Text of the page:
By Ken Alltucker
The Cincinnati Enquirer
Mayor Charlie Luken today will appoint two high-profile Cincinnati corporate executives to oversee a new private, nonprofit group charged with sparking downtown's struggling economic development efforts.
Procter & Gamble chief executive officer A.G. Lafley and Federated Department Stores chairman James Zimmerman will assume leadership of the upstart private group, named Cincinnati Center City Development Corp.
The group will have access to $150 million in public and private money to spur development of new shops, housing, offices and arts from the riverfront through Over-the-Rhine.
In what is the city's most overt shift of development efforts out of City Hall, the group will hire and pay its own workers and negotiate deals with the goal of restoring vitality to the region's core.
"This is what we've been talking about for 20 years - getting a structure that removes this (development) from the bureaucracy of City Hall and into the hands of people who can make deals," Luken said.
Creating the group is one of three steps recommended this year by Luken's economic development commission seeking to stem the loss of jobs and residents from the city of Cincinnati.
Other efforts include a revamped Port of Greater Cincinnati Development Authority and an economic develop- ment "strike team" under the control of City Manager Valerie Lemmie.
New York consultants John Alschuler and Cooper, Robertson & Partners are concocting a strategic "Center City" plan for reviving an eight-block region ringing Fountain Square and Over-the-Rhine, a plan that the new private group will be expected to turn to action.
Longtime downtown observers say the selection of Lafley immediately restores an ingredient long absent in the city's development efforts: credibility.
Lafley "recognizes the need to recruit a staff with the level of knowledge and sophistication that simply is not present in the city at this time," said Towne Properties principal Arn Bortz, a major downtown developer and former Cincinnati mayor.
Census figures show that Cincinnati lost 9 percent of its population in the '90s, and the city's tax base has stagnated with a steady stream of downtown employers leaving for the suburbs, creating a soft downtown office market. What's more, the riots and economic boycott of downtown have revealed the city's struggling race relations to a nationwide audience.
"Clearly, some of the indicators were not good . . ." Charlotte Otto, P&G's global external relations officer, said. "This has been a wake-up call for the city and business community."
Luken expects Lafley and retired Federated chief executive Zimmerman to help raise $50 million over five years to pay for the group's operations.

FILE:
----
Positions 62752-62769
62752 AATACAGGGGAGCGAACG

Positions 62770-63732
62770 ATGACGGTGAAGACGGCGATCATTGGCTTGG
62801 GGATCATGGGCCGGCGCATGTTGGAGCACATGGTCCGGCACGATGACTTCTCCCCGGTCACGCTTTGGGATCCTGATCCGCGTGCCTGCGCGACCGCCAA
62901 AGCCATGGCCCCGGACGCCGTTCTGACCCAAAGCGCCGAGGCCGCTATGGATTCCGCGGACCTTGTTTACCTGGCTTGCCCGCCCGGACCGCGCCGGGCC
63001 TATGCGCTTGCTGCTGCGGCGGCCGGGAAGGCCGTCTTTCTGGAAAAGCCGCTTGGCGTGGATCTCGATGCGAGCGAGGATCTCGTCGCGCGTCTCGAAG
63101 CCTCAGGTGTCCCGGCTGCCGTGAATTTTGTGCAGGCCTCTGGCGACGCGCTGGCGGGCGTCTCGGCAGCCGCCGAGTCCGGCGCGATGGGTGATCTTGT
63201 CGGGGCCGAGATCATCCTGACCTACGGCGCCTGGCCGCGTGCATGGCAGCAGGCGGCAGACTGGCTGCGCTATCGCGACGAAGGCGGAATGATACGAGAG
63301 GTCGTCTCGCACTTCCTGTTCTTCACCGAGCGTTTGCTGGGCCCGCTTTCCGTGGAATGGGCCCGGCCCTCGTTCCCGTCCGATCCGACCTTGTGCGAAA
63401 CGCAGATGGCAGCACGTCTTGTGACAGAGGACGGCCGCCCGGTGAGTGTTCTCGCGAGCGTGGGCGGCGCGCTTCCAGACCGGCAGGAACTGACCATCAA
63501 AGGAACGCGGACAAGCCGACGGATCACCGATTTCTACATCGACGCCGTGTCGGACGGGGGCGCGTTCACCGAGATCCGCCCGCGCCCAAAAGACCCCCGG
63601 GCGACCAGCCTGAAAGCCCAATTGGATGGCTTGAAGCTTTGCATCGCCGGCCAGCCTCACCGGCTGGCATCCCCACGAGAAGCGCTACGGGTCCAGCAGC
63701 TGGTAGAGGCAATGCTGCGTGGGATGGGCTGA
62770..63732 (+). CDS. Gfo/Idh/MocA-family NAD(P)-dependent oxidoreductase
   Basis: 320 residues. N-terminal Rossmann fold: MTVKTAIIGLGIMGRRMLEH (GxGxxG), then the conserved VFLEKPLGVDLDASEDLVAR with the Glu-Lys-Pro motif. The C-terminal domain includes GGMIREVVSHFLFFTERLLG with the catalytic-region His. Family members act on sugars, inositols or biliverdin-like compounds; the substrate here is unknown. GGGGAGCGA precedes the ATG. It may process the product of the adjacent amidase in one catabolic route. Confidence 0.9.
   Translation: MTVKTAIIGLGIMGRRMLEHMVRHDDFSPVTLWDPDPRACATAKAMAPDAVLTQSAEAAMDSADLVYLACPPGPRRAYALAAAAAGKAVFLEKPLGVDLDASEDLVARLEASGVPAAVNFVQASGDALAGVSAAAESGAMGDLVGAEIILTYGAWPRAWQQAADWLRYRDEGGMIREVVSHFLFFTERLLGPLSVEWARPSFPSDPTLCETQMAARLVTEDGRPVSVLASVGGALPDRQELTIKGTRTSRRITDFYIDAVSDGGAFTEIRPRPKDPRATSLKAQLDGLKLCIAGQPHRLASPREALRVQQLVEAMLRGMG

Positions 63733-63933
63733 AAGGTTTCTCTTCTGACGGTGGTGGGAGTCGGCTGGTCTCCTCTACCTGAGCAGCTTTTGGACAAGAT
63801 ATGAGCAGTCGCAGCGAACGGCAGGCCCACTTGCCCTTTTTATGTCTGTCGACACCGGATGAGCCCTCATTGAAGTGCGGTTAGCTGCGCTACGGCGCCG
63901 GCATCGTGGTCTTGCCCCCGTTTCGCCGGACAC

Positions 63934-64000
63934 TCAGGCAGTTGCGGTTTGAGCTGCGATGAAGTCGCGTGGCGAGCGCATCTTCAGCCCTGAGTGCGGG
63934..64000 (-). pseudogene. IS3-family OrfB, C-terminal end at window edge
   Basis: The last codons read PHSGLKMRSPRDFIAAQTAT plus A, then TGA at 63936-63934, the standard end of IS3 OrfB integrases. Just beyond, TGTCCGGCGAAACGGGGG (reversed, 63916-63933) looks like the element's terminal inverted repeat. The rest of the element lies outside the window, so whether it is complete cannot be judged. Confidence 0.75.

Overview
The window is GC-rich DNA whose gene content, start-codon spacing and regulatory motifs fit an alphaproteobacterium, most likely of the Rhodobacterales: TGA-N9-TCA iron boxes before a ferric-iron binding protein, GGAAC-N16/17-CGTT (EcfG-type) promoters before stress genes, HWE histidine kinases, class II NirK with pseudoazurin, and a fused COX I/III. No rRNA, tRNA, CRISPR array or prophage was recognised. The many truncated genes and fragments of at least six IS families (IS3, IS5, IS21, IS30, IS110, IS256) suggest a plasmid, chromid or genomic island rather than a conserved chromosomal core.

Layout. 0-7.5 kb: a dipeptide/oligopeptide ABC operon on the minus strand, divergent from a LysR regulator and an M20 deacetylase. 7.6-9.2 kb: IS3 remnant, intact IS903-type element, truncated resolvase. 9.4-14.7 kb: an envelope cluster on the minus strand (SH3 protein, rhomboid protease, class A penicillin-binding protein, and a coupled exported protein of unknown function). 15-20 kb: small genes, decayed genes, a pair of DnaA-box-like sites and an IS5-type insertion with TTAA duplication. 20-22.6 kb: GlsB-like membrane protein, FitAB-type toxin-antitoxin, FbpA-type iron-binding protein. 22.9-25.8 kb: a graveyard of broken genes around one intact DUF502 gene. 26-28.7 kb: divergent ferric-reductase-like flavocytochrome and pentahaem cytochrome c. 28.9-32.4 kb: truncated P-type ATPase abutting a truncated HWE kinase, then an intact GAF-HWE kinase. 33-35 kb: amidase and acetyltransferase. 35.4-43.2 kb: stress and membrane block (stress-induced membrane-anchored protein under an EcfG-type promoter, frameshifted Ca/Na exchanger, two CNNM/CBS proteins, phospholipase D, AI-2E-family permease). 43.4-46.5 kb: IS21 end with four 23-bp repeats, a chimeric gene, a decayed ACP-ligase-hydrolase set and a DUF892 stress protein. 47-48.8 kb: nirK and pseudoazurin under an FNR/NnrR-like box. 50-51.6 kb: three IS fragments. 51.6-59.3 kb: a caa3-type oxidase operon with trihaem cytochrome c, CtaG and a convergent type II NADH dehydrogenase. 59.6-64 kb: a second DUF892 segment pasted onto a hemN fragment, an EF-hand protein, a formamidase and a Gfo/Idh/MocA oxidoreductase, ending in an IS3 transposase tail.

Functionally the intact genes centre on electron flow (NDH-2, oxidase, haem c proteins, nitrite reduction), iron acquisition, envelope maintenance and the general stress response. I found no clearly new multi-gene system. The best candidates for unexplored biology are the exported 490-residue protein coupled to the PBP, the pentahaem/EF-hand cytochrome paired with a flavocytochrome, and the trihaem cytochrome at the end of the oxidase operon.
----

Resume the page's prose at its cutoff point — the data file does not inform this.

Startup funding of $17 million will come the Cincinnati Equity Fund, which will be folded into the new development group under the direction of Western & Southern Financial Group chief executive John Barrett.
It will be up to the corporate executives to figure out specific details about the new private group, including number of employees, annual budget and board size. Organizers will launch a national search with the goal of hiring an executive director this fall.
Lemmie stressed that the private group, which will not be subject to the scrutiny of public meetings, won't have direct control of the $100 million in city money.
But the group will be expected to initiate deals for the city or Port of Greater Cincinnati Development Authority - and either entity could approve spending public funds or issuing bonds.
"Any decision made with public dollars requires a public review," Lemmie said.
The city's contribution of public funds will come from traditional municipal sources - tax increment financing districts, federal community development block grants and empowerment zone incentives.
Luken has advised City Council members of his plans to appoint the new group, but he said no formal approval of the city's elected body is necessary.
Other steps to better coordinate or streamline groups with a role in downtown development are in the works.
Downtown Cincinnati Inc., funded by downtown property owners, has been reorganized into a group with the primary goal of promoting a clean and safe downtown.
While Luken's task force recommended an overhaul of the port authority, the group continues to operate with its goal of creating a riverfront development known as the Banks as well as cleaning up abandoned or polluted industrial sites known as brownfields.
The city of Cincinnati also is working to establish a one-stop center to improve the city's cumbersome permit process.
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